On June 14, 2017, sixth-grader Mallory Grossman committed suicide after being bullied by classmates at Copeland Middle School in Rockaway Township, N.J.
Some classmates reportedly asked the struggling 12-year-old, “When are you going to kill yourself?”
Court documents reveal that Mallory’s parents had multiple meetings with school officials before her suicide regarding their daughter being bullied. The parents allegedly even met with school officials on the day that Mallory took her own life.
Dianne Grossman described her daughter’s abuse in June of 2018, “We used to say, ‘Go jump in the lake.’ That was a funny thing to say. Now our kids are saying, ‘Go kill yourself.’ We’ve got to recognize that that type of language has to be intolerable.”
Grossman added, “The poor behavior and the poor decisions that these children make, it’s still continuing. These children have not changed.”
Mallory’s parents say that their daughter had her chair constantly kicked while she was in class.
“Putting an end to bullying is not something achieved by individuals operating alone, it is done by a community banding together,” states the anti-bullying website dedicated to Mallory. “We achieve this by unifying students, teachers, kids, and adults alike, against bullying and anyone who seeks to make less of, or cause harm to others.”
The parents allege that school officials advised them not to lodge a formal complaint during the meeting.
Dianne Grossman described Mallory as a “quiet child,” who was a gymnast and a cheerleader who “loved the outdoors.”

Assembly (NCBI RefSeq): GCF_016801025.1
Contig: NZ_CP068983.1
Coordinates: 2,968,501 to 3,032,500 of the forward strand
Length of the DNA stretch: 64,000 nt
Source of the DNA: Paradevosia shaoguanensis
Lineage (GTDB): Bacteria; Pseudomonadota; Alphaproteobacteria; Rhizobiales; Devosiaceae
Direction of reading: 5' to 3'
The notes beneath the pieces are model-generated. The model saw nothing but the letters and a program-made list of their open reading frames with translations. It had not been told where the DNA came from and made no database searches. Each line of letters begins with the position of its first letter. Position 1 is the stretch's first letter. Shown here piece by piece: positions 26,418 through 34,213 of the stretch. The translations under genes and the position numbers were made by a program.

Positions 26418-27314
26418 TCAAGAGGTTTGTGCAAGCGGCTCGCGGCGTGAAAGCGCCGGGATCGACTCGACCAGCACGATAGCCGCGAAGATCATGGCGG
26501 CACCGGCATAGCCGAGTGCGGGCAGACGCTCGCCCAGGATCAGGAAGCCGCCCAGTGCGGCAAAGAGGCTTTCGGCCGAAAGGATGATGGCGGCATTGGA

This week, the family was awarded $9.1 million settlement from the school district — the largest payout in New Jersey history for a bullying case.
The deceased teen’s family support legislation known as “Mallory’s Law,” which states: “Revises provisions required in school district’s anti-bullying policy; provides for civil liability of parent of minor adjudicated delinquent for cyber-harassment or harassment; and increases certain fines against parents.”
Grossman family attorney Bruce Nagle said, “This settlement is one more step in dealing with this avoidable tragedy and I hope that it sends a clear message to all schools around the country that our children must be protected from the horrors of school bullying.”
Dianne Grossman told NorthJersey.com, “Seth and I are satisfied with the settlement, ready to put this part behind us and move forward, continuing to lend our voice to the epidemic that is stealing our children’s future.”
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